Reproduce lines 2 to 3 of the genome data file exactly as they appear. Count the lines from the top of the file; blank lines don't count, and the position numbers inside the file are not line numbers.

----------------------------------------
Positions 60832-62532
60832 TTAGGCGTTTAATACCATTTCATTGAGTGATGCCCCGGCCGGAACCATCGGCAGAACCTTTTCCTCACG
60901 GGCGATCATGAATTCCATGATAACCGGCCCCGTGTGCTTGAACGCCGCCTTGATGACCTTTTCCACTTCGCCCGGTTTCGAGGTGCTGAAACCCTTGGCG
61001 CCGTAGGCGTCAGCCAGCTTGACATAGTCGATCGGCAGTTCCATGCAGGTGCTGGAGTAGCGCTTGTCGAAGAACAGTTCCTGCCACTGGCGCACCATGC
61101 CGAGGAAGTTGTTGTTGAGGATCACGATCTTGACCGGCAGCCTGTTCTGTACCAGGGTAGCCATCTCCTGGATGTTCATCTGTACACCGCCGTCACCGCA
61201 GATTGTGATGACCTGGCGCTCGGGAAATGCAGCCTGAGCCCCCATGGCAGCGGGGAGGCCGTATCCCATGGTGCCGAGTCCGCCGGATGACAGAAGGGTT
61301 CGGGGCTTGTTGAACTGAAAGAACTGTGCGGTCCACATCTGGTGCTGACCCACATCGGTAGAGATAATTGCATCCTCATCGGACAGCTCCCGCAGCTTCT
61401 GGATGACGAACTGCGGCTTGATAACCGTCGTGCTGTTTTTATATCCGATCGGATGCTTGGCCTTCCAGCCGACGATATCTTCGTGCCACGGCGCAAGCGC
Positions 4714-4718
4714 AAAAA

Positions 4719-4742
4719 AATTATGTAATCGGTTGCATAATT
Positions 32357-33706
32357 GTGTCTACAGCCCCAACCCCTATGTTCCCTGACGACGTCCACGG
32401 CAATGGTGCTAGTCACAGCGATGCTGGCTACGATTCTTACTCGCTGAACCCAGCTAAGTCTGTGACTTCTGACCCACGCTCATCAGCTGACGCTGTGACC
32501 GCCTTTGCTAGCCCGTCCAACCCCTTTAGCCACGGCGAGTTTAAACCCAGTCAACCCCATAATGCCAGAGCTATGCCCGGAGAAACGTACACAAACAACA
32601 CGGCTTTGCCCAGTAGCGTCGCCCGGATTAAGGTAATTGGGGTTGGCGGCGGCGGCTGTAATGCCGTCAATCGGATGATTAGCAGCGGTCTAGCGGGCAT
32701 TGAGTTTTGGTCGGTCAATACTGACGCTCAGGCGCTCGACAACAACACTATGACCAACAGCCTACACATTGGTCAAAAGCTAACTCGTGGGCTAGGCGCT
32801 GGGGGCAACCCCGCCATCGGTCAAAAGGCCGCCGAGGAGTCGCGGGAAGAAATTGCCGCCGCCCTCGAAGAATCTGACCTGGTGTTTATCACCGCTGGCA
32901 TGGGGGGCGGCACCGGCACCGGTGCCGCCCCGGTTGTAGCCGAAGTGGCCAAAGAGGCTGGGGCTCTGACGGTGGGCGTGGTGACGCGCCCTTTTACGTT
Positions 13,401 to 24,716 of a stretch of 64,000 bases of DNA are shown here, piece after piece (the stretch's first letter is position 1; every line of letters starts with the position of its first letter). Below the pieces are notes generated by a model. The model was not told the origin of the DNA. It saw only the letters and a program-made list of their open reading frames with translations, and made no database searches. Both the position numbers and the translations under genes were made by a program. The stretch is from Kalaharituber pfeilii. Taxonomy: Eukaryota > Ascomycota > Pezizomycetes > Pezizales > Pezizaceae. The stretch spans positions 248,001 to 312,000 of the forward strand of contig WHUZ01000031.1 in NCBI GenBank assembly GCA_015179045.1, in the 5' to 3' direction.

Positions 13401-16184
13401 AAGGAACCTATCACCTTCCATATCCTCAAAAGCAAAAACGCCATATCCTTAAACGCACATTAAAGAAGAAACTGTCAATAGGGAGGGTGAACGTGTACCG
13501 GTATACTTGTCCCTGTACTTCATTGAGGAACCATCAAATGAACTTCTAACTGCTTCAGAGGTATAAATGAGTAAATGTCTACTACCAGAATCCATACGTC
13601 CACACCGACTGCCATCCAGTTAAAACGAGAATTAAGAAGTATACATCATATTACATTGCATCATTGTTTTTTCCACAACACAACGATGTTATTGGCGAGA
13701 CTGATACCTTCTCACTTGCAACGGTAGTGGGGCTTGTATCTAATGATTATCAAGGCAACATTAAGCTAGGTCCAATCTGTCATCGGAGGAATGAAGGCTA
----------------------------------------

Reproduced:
60832 TTAGGCGTTTAATACCATTTCATTGAGTGATGCCCCGGCCGGAACCATCGGCAGAACCTTTTCCTCACG
60901 GGCGATCATGAATTCCATGATAACCGGCCCCGTGTGCTTGAACGCCGCCTTGATGACCTTTTCCACTTCGCCCGGTTTCGAGGTGCTGAAACCCTTGGCG